Jim Dolan Shows Why Anti-SLAPP Laws Are Good (And Why New York Needs a Better One)

Now, I am not from New York.  Thus, I don't know much about Jim Dolan, the owner of Cablevision, Newsday, Madison Square Garden, and the New York Knicks.  But the local press offers a sense of the man.  The New York Daily News said that he is "a little bit wacky, lashing out indiscriminately behind the scenes, speaking nonsense whenever he talks at all."  Gawker, a New York blog, said that his "loathing for reporters, propensity for feuds, and general belligerence are legendary."

With that in mind, it's no particular surprise that he has sued New York blog Cityfile into retracting a story that it ran over the summer with the headline "Jim Dolan to Kill Christmas in July?"  Dolan's complaint (¶ 1) describes the Cityfile article as follows:

The article . . . defames and disparages the Radio City Christmas Spectacular, the iconic holiday season production owned and operated by MSG, by — among other things — falsely alleging that Plaintiffs plan to "kill Christmas" for millions of fans by discontinuing the Christmas Spectacular, "scrap[ping]" the world-famous Rockettes, and installing an entirely new show at Radio City Music Hall during the holiday season.  Although the article purports to cite "insiders" as the source for these inflammatory allegations, the article is, in truth, nothing more than a sensational headline based on unfounded speculation, including double-hearsay from a "former cast member" and other anonymous "sources" who, as Defendant knew or should have known, have no knowledge of Plaintiffs' plans for the production. 

I've read the story, which is attached to the complaint.  In the grand scheme of things, it's not a particularly noteworthy article (unless you're a Rockettes fan).  Sure, it'd be nice if it had better sources, but it's the same sort of speculative article that gets printed by every media outlet in the country — a typical "someone says X is thinking about doing Y" kind of story.  Nonetheless, Dolan sued the reporter, editor, and Cityfile itself for defamation in New York Supreme Court.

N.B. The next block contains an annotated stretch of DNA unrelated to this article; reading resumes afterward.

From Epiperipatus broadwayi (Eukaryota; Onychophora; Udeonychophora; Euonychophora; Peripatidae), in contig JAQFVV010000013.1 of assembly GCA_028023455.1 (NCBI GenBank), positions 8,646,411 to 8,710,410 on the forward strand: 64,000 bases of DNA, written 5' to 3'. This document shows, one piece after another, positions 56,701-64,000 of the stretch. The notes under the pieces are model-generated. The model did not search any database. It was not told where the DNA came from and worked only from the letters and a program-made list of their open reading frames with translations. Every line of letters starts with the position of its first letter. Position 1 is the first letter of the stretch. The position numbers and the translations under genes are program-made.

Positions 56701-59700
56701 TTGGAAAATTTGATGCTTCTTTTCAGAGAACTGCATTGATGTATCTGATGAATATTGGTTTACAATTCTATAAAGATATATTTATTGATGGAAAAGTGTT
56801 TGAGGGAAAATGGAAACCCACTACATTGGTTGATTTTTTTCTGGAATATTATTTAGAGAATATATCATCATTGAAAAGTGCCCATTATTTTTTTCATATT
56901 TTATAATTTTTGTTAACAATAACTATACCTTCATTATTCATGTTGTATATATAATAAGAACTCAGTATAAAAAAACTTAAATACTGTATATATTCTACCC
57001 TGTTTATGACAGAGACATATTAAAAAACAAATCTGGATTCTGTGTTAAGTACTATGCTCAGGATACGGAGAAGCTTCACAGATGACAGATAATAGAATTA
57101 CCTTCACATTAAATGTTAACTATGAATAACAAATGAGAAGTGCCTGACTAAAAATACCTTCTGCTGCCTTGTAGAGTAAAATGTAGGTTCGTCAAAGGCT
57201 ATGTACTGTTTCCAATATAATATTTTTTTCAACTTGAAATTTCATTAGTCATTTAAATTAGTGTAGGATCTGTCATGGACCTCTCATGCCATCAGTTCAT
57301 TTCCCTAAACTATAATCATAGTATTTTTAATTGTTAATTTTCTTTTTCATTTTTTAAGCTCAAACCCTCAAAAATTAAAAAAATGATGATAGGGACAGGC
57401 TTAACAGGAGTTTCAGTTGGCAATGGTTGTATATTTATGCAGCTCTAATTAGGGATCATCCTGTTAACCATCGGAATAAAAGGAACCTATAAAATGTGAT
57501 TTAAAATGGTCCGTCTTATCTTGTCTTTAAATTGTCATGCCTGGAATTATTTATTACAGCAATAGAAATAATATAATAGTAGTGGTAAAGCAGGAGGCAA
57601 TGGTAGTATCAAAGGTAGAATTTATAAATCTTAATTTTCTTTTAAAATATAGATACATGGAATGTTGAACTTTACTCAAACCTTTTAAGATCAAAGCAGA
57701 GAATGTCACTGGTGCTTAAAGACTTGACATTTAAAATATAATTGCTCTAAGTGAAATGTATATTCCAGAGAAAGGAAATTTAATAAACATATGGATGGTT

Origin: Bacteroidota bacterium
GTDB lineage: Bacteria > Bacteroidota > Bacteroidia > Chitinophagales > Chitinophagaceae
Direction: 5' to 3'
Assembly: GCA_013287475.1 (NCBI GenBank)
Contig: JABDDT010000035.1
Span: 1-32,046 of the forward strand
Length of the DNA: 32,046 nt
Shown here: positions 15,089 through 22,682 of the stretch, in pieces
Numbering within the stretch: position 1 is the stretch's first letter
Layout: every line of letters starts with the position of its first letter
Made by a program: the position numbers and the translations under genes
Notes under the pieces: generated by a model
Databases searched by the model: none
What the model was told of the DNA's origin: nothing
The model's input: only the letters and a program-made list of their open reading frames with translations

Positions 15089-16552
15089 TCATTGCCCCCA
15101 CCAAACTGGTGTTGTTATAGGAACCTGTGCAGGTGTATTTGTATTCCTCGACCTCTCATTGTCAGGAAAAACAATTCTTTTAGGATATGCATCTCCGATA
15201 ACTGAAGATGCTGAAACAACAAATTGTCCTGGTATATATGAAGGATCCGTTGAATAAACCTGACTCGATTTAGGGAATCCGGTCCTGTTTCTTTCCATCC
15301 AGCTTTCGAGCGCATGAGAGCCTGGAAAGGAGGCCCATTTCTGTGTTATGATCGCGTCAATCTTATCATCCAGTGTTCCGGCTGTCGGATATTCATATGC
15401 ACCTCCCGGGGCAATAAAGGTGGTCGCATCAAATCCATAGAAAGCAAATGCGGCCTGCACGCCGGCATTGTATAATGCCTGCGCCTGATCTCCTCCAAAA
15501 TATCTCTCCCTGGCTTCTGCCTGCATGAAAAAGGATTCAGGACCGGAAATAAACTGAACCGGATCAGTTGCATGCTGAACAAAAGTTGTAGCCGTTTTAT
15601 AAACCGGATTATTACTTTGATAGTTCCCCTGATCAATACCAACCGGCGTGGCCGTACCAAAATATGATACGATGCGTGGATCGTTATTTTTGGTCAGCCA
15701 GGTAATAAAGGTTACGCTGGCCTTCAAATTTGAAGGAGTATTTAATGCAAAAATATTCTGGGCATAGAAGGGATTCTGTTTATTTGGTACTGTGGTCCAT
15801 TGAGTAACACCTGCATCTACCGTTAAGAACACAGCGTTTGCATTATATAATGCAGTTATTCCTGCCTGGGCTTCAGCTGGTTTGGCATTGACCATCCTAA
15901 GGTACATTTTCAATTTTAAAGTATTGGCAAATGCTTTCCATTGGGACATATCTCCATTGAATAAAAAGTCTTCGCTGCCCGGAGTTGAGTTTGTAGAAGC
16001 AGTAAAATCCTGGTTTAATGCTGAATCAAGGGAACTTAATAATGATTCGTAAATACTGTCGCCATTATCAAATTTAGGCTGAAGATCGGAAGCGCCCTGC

I may just be a humble law student, but I'm pretty confident that any decent First Amendment lawyer could have gotten this lawsuit thrown out of court.  It is not at all clear that the article's speculation about Dolan's business plans was defamatory, and then there's the always-daunting task of proving actual malice. But we'll never know for sure because Cityfile settled and retracted the story.  Why?  A good guess is that Cityfile feared that protracted litigation with a high-powered opponent would put a severe financial strain on its limited resources.  Dolan might not have won, but his no-doubt substantial war chest would have made Cityfile's victory Pyrrhic at best.

And thus we come to the moral of the story: New York needs a better anti-SLAPP law. Under these circumstances, a robust anti-SLAPP law would have given Cityfile significantly more leverage because of the prospect of dismissing the case early and recovering attorneys' fees.  While New York has an anti-SLAPP law on the books, it's incredibly narrow. The law can only be invoked in cases involving claims for damages brought by a public applicant or permittee, which under N.Y. Civ. Rights Law §§ 76-a(1)(b) is defined to be:

any person who has applied for or obtained a permit, zoning change, lease, license, certificate or other entitlement for use or permission to act from any government body, or any person with an interest, connection or affiliation with such person that is materially related to such application or permission.

Unfortunately, this definition doesn't cover someone like Dolan or Cablevision.  Shuttering the Rockettes (or not) has nothing to do with permitting, so Cityfile was left defenseless as far as the anti-SLAPP law goes.  And that's just unacceptable.  Anti-SLAPP laws should protect reporting on and discussion of matters of legitimate public interest, including major cultural icons like the Rockettes.  New York needs to fix this.

It'd be one thing if anti-SLAPP laws protecting free speech were unknown in the US, but they're not.  California, Illinois, and Indiana all protect against SLAPP suits brought against an exercise of free speech.  Heck, California even allows the defendant in a SLAPP suit to counterclaim against the plaintiff for litigation costs and punitive damages.  For New York, the media capital of the world, to be trailing behind in protecting free speech is just embarrassing. 

So get on it, New York!  Tell the Jim Dolans of the world that they can't just bury the little guys in litigation.  And if you fix your anti-SLAPP statute, maybe that'll spur Beacon Hill into fixing ours here in Massachusetts.

(Arthur Bright is a third-year law student at the Boston University School of Law and a former CMLP Legal Intern. Before attending law school, Arthur was the online news editor at The Christian Science Monitor.)

Photo courtesy of Flickr user meironke (http://www.flickr.com/photos/meironke/), licensed under CC BY-NC-SA 2.0.


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